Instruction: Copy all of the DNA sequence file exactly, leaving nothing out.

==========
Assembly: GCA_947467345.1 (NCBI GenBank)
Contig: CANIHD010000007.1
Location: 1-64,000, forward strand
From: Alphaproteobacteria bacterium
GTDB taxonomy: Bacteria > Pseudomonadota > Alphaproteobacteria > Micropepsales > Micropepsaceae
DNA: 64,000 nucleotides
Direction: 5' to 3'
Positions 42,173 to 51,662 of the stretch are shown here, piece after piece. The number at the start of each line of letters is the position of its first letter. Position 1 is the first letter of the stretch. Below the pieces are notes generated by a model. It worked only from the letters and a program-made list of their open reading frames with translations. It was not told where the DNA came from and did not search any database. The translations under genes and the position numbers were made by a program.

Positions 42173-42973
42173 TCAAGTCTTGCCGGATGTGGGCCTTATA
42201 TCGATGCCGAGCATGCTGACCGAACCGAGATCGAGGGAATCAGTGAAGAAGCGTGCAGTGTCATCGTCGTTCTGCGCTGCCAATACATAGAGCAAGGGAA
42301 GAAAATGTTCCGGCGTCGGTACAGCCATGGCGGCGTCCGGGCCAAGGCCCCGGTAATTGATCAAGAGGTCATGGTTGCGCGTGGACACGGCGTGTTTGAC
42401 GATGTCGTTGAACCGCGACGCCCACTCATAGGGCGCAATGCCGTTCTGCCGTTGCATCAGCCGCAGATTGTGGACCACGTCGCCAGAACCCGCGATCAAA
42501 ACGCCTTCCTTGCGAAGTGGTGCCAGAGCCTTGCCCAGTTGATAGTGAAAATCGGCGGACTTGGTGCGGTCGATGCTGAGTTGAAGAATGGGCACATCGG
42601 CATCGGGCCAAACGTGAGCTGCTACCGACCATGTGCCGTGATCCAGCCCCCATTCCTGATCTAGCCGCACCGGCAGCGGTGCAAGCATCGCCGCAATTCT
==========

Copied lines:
Assembly: GCA_947467345.1 (NCBI GenBank)
Contig: CANIHD010000007.1
Location: 1-64,000, forward strand
From: Alphaproteobacteria bacterium
GTDB taxonomy: Bacteria > Pseudomonadota > Alphaproteobacteria > Micropepsales > Micropepsaceae
DNA: 64,000 nucleotides
Direction: 5' to 3'
Positions 42,173 to 51,662 of the stretch are shown here, piece after piece. The number at the start of each line of letters is the position of its first letter. Position 1 is the first letter of the stretch. Below the pieces are notes generated by a model. It worked only from the letters and a program-made list of their open reading frames with translations. It was not told where the DNA came from and did not search any database. The translations under genes and the position numbers were made by a program.

Positions 42173-42973
42173 TCAAGTCTTGCCGGATGTGGGCCTTATA
42201 TCGATGCCGAGCATGCTGACCGAACCGAGATCGAGGGAATCAGTGAAGAAGCGTGCAGTGTCATCGTCGTTCTGCGCTGCCAATACATAGAGCAAGGGAA
42301 GAAAATGTTCCGGCGTCGGTACAGCCATGGCGGCGTCCGGGCCAAGGCCCCGGTAATTGATCAAGAGGTCATGGTTGCGCGTGGACACGGCGTGTTTGAC
42401 GATGTCGTTGAACCGCGACGCCCACTCATAGGGCGCAATGCCGTTCTGCCGTTGCATCAGCCGCAGATTGTGGACCACGTCGCCAGAACCCGCGATCAAA
42501 ACGCCTTCCTTGCGAAGTGGTGCCAGAGCCTTGCCCAGTTGATAGTGAAAATCGGCGGACTTGGTGCGGTCGATGCTGAGTTGAAGAATGGGCACATCGG
42601 CATCGGGCCAAACGTGAGCTGCTACCGACCATGTGCCGTGATCCAGCCCCCATTCCTGATCTAGCCGCACCGGCAGCGGTGCAAGCATCGCCGCAATTCT